The Indelible Rufus Morrison

Definition of indelible: "Not able to be forgotten or removed."

Probably one of the most interesting and somewhat infamous characters in my family tree is my grandfather Rufus Morrison.

He died more than a decade before I was born so I've only ever heard secondhand information about him, but the tidbits I received are fascinating and have driven me to near obsession to uncover as much as I can about him.

Each person I spoke with had a different story or recollection about him...

Some said his mother was full white, some said she was half Native American (either Cherokee, Choctaw, or Chickasaw depending on who I talked to). One cousin had been told that Rufus' mother was either English or German.

Ancestry DNA results and matches show that his mother was the daughter of a white man. He was the son of the couple who owned her mother (that is a story for another day). The descendants of Rufus (and his siblings) have only a very trace amount of Native American DNA. Perhaps the story of Native American ancestry was told to cover up an uncomfortable truth.

Everyone that I spoke with who did know him remembered him clearly and they enjoyed reminiscing about him. To some he was grandpa or father. To others he was an in-law, cousin, or uncle who would frequently come around and visit.

He must have always had his guitar in tow because I’ve rarely met anyone who didn’t remark at how well he could ‘pick his guitar’. 

It seems that the reason for this sparse and contradicting information was that he was prone to floating in and out of everyone's lives. As such, my immediate family had no pictures of him. They also had little to no information on Rufus' parents or siblings.

Not to be deterred, I scoured the internet looking for photos of him. I also used to post in ancestry forums looking for anyone who may have a picture of him.

An old post of mine, seeking any information or pictures of Rufus.

Research on him has taught me a few lessons:
- The importance of visiting and talking to elders (including in-laws).
- Not to believe every detail passed down through family lore or documents.
- Don't give up, there are family members with answers (and pictures) out there somewhere.

The most important lesson I learned was how to of make use of all available resources. During this quest I had to:
- Order government documents
- Visit local courthouses and state archives
- Scour newspaper records
- Track down living descendants of collateral relatives
- Use ancestry DNA testing
- Use a freelance researcher

I even added pertinent historical details to his family tree timeline to fully track and understand him. I get exhausted just recounting it all!

As a result of turning over every stone, I now have more information on him perhaps than even my father ever knew. I also now have 3 pictures of him:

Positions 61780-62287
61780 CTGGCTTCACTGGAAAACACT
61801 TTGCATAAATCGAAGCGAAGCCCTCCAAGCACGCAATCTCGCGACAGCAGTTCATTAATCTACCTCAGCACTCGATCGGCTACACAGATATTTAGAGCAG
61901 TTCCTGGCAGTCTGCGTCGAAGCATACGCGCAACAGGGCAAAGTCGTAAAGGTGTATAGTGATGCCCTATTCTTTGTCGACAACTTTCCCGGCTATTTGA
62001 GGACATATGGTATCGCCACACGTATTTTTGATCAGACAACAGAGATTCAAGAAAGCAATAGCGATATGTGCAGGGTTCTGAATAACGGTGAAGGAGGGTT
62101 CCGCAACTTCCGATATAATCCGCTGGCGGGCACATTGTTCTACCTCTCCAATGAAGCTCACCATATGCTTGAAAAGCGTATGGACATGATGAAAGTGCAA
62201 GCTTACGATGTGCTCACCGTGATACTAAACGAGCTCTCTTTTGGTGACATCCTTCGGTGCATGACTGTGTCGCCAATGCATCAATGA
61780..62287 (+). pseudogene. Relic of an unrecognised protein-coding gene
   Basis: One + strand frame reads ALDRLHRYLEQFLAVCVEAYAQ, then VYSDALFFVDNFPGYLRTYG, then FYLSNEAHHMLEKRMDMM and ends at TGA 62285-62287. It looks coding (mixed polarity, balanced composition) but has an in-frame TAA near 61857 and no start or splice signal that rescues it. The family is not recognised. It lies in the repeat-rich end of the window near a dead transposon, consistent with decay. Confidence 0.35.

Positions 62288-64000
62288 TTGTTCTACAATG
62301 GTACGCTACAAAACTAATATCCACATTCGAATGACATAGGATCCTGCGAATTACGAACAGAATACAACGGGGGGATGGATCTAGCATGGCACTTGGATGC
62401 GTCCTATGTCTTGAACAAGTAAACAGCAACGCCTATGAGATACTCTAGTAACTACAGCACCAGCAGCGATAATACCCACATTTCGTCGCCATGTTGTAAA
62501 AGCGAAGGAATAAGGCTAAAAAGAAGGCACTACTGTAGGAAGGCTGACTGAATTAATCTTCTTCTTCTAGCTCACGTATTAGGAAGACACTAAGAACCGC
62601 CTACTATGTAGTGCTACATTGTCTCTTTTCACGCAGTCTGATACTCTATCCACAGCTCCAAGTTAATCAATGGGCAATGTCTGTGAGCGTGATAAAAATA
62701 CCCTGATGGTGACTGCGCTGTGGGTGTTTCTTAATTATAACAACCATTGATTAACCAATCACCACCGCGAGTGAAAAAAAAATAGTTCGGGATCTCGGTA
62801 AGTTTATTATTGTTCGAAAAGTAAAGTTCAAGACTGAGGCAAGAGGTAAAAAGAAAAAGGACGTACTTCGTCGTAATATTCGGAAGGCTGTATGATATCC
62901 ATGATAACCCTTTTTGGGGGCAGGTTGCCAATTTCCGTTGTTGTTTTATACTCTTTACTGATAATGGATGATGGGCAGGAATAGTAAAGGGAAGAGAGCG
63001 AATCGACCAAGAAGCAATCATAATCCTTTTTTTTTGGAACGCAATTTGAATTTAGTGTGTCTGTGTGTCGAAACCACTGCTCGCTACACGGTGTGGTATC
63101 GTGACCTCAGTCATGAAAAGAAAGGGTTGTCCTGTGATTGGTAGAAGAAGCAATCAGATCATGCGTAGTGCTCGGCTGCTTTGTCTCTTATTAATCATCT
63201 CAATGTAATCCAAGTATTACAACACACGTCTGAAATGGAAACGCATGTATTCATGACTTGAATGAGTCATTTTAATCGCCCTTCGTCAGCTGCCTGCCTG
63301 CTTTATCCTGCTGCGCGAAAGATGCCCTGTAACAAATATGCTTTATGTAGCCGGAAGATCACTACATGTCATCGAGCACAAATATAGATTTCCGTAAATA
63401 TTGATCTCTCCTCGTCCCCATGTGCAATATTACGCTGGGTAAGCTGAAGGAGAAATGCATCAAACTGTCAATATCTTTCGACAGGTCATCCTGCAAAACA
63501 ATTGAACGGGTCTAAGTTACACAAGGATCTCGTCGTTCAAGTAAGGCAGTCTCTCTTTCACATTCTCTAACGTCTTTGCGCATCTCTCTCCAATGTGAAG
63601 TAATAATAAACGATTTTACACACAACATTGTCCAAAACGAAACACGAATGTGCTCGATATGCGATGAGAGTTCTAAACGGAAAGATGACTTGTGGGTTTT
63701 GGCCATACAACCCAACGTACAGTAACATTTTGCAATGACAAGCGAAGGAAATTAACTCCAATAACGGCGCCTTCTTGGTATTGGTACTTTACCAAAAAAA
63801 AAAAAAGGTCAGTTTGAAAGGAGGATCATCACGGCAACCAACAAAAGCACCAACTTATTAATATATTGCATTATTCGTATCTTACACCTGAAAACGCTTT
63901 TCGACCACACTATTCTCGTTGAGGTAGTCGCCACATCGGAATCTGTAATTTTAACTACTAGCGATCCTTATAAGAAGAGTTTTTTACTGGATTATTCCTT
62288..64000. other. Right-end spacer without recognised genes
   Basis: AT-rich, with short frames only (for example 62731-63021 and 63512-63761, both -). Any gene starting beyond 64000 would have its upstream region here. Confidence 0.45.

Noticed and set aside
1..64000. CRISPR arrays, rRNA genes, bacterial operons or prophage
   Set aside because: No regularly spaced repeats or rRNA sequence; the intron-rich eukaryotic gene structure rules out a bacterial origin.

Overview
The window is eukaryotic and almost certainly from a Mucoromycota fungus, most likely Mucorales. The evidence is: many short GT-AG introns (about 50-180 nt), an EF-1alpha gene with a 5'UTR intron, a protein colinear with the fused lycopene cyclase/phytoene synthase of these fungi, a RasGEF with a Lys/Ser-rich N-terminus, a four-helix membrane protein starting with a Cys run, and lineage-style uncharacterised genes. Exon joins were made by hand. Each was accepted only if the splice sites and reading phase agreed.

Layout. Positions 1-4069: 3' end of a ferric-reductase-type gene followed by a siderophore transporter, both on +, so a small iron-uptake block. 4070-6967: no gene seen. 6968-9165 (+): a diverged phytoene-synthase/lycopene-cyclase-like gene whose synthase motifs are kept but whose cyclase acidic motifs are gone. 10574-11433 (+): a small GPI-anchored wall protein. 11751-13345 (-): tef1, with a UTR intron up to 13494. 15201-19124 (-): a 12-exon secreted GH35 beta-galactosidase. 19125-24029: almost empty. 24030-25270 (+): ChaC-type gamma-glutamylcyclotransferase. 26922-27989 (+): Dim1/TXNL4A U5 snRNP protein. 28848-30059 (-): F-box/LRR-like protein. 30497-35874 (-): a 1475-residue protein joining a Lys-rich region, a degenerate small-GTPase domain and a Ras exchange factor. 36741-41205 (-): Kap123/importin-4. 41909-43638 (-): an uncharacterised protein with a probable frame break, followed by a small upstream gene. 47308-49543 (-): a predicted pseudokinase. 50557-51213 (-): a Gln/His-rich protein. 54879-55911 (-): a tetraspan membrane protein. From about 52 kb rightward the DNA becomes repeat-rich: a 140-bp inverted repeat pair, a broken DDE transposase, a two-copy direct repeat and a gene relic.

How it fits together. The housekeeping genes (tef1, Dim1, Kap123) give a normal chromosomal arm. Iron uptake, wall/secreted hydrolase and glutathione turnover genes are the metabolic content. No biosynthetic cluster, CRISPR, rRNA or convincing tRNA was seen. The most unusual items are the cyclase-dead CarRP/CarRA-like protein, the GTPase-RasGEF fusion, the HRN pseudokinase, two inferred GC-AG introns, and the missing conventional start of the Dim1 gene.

To some he was a husband; to others he was a lover. Most who knew him said he regularly bragged that he had 34 children.

I haven't even identified all of them. By my count, only seven children resulted from his marriages… three children with his first wife; four with his second wife; none from his last wife.

The remaining children were likely from flings. Perhaps some were conceived after a night of him playing guitar at juke joints and parties. My cousins and I think that it’s highly likely that he may have fathered a child or two with white women as well, since he would be hired to play at both white and black juke joints and parties. Considering how fair I am and that my father was darker than Rufus. There may be children of his who identify as white.

I’ve discovered that he fathered at least two children with his teenage niece. That was something that I really struggled with when it was discovered through DNA testing. It was something I hadn’t even considered. I thought I was testing two 2nd cousins once removed, but the results clearly showed that my father is the half uncle of both of them.

In hindsight, looking back at the records for the children he fathered with his niece, the answers were there all along. He is clearly listed in the obituary as their father. Looking at the timeline I built for him, I could clearly see that when his teenaged niece gave birth to his child; Rufus' 2nd wife (my grandmother) was pregnant with my father.

I was only able to reconcile this revelation after several discussions with these newfound first cousins of mine. We have to consider that it was a different time then (in the late 1920's) and if it never happened, then several of my cousins wouldn’t be here today, their lines simply wouldn’t exist at all.

More recently I discovered that he fathered yet another child with one of his cousins who was already married at the time. So I imagine there may be other discoveries that await. Based on what I already knew of him before beginning my research I anticipated some surprises, but even these discoveries startled me.